Last Woman on Earth – Roger Corman, Robert Towne Movie

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Bumped to the top of the RL list for anyone who wants to see, “Saturday Night at the Movies.”

Original post, May 23, 2012, 5:50pm CT

I saw Monday night that Tallulah messaged me the satire vid currently making the rounds, “Elizabeth Warren: ‘I’m an Indian Too.'”  Clever it is, but I confess hauntingly obnoxious to someone awakening in his easy chair in the wee small hours. (Hate that fruity song – and those graphics – the rubber necked freak – the whole thing. Self: don’t watch goofed-up stuff when you wake up in the middle of the night.)

Somehow, through the YouTube sidebar I was led to, or tripped over this movie. I’m kind of a sucker for alone-in-the-wildnerness or post-apocalyptic stories, so I looked in.

Roger Corman is known for his little “B” flicks that despite their low-budget crudeness of craft nevertheless carry some big-time dramatic qualities.  This one may be B-, but ancient Greek tragedies probably didn’t have a very big budget, either. It’s written by Robert Towne (who also wrote the screenplay for Chinatown, some of which we happened to feature, a few days ago).


Last Woman on Earth
Click thru, to see it larger at YouTube, where there are more movie notes.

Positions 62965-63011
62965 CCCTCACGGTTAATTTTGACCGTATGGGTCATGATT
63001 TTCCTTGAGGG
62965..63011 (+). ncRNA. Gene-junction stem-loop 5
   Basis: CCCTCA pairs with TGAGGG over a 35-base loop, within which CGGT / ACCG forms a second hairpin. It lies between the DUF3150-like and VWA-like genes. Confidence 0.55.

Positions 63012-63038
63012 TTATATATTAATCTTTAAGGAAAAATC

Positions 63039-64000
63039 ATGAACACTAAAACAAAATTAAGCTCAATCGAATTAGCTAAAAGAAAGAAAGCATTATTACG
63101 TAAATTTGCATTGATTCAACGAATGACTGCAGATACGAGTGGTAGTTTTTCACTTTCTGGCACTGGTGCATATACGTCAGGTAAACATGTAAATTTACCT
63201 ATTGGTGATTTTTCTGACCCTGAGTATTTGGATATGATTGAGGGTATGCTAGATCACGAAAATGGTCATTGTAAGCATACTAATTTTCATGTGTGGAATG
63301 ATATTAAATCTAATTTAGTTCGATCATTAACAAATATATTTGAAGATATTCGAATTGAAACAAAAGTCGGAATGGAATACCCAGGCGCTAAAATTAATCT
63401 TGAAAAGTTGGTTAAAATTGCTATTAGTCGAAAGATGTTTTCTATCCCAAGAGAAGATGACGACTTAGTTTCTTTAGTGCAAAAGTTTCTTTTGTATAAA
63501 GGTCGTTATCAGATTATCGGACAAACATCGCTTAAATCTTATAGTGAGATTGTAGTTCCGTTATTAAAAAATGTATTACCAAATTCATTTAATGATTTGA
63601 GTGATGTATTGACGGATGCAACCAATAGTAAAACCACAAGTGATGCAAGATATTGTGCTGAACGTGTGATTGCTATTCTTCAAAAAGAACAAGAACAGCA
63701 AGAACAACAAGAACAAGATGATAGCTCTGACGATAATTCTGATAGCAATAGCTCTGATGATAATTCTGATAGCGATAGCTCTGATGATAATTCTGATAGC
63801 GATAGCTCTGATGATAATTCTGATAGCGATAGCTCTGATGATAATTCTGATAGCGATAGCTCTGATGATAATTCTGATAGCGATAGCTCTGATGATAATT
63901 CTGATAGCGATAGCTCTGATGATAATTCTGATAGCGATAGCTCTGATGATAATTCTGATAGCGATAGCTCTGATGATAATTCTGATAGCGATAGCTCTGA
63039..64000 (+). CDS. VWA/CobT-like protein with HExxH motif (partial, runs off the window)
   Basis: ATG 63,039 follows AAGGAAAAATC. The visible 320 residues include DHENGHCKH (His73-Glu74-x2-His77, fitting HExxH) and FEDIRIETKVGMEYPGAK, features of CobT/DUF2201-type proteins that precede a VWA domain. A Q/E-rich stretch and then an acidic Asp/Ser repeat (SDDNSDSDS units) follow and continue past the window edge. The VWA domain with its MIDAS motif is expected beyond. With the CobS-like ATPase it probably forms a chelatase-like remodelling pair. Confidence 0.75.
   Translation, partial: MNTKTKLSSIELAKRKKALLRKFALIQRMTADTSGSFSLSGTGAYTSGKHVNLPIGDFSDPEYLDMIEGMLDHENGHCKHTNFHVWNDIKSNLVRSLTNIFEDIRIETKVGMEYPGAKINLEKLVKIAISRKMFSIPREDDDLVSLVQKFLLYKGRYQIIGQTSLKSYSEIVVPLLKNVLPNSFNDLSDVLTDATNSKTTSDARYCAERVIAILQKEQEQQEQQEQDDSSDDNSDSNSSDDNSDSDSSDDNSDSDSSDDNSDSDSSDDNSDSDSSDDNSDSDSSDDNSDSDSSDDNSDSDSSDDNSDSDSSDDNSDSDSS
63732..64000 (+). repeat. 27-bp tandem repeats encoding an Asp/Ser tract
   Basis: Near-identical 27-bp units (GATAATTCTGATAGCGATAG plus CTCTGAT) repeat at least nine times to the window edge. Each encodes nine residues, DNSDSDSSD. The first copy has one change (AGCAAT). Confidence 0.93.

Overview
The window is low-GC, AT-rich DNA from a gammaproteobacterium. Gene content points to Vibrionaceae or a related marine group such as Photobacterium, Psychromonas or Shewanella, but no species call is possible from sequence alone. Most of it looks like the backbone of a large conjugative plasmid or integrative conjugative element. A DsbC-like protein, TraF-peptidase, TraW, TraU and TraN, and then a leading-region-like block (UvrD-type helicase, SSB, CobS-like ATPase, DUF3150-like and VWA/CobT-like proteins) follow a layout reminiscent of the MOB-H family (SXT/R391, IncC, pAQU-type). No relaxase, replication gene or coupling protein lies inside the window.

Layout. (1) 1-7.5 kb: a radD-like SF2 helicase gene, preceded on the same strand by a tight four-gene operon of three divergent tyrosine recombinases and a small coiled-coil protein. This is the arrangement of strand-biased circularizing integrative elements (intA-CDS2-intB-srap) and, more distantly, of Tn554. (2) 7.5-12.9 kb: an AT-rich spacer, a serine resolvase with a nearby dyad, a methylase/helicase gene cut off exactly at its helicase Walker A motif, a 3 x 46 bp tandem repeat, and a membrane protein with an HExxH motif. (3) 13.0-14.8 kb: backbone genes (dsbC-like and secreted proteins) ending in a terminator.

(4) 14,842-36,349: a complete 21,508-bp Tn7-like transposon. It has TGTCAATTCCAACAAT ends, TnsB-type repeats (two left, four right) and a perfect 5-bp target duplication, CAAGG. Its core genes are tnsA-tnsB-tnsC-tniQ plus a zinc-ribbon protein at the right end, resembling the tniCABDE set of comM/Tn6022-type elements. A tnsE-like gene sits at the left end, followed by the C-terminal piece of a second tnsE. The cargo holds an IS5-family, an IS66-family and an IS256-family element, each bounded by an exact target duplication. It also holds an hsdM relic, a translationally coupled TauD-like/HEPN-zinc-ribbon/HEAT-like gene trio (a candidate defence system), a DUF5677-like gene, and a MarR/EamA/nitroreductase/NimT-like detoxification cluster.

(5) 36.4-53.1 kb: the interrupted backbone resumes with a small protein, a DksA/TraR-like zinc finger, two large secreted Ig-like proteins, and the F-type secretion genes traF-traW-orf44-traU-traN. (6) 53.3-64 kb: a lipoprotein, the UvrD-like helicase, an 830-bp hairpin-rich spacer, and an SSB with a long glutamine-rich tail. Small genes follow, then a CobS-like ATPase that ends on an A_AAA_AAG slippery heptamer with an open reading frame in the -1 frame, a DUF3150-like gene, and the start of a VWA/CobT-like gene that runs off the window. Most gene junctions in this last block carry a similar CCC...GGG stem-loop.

Spoiler paragraph – Towne also stars, along with two others in a kind typological triangle. He starts out as a reluctant protagonist, but eventually things change. The movie becomes a morality play, where nihilism, hedonism, and sloth conflict with corrupt, domineering, and unbridled aggression. By the end, one fails and the other just begins to be tamed to the essence of what America’s founding philosophers would call the Social Contract – thanks to the lady in the title – and that’s why the mention here in the Gulag.

Some might call the movie weak, failing to present much about the truth we should already know. I don’t even remember that God is mentioned, though I’m sure he’s seen it. But in exposing the vanity of not being true to life and life’s principles it comes on strong.

We live in a nation burdened by a lot of that sloth, hedonism, and nihilism, with only a feeble, inexcusable excuse lately, of the intentional work of Frankfurt School subversives to dumb us down. Truth is still being taught too and in large part, we pick what trains us. People will live and do as they choose.

We also live in a nation of corrupt aggressors. America’s founders had to ponder both problems, too. We must recognize that while governance is about individual liberty, our freedom will only flourish when we understand that liberty is meant for the expression of virtue. We are, after all, free moral agents, accountable to God, for the truth revealed to us through creation and his Great Intervention in man’s history (long before 1776).

We are told the price of liberty is eternal vigilance. Liberty depends on Popular Sovereigny under God’s Sovereignty. Between aggressiveness and sloth, aggressiveness must be brought to under-stand that Sovereignty. It is to be made “meek,” Elizabethan English for trained, redeemed by discipline, self-controlled. Between aggressiveness and sloth, sloth doesn’t cut it at all.

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